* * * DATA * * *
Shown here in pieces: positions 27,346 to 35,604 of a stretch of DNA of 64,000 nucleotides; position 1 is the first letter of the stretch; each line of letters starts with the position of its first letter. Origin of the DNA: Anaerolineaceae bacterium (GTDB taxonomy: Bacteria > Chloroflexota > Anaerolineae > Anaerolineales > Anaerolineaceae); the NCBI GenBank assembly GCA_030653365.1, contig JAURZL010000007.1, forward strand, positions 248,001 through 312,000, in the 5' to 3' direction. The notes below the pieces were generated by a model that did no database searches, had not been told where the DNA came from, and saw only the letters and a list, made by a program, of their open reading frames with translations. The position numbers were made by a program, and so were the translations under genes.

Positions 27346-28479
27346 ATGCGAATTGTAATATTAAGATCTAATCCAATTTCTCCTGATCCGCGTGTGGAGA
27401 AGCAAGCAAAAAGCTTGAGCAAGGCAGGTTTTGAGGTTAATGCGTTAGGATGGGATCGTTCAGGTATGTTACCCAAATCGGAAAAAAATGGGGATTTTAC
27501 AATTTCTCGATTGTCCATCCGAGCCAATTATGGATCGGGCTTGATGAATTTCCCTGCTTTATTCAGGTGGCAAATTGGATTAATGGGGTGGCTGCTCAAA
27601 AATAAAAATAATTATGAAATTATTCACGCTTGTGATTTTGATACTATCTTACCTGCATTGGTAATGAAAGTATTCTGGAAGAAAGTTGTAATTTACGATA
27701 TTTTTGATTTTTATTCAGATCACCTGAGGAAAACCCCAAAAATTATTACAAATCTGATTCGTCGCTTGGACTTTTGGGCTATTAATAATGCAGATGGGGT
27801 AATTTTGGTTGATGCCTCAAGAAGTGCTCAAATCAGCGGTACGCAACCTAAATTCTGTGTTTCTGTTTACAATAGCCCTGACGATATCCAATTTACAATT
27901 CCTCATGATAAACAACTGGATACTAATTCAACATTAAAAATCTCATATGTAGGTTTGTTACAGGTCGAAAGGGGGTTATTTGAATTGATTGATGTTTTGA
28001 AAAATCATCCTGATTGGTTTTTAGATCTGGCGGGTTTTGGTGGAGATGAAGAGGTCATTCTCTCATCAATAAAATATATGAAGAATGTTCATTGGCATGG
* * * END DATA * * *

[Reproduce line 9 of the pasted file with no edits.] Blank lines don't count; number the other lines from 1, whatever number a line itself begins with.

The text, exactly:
27901 CCTCATGATAAACAACTGGATACTAATTCAACATTAAAAATCTCATATGTAGGTTTGTTACAGGTCGAAAGGGGGTTATTTGAATTGATTGATGTTTTGA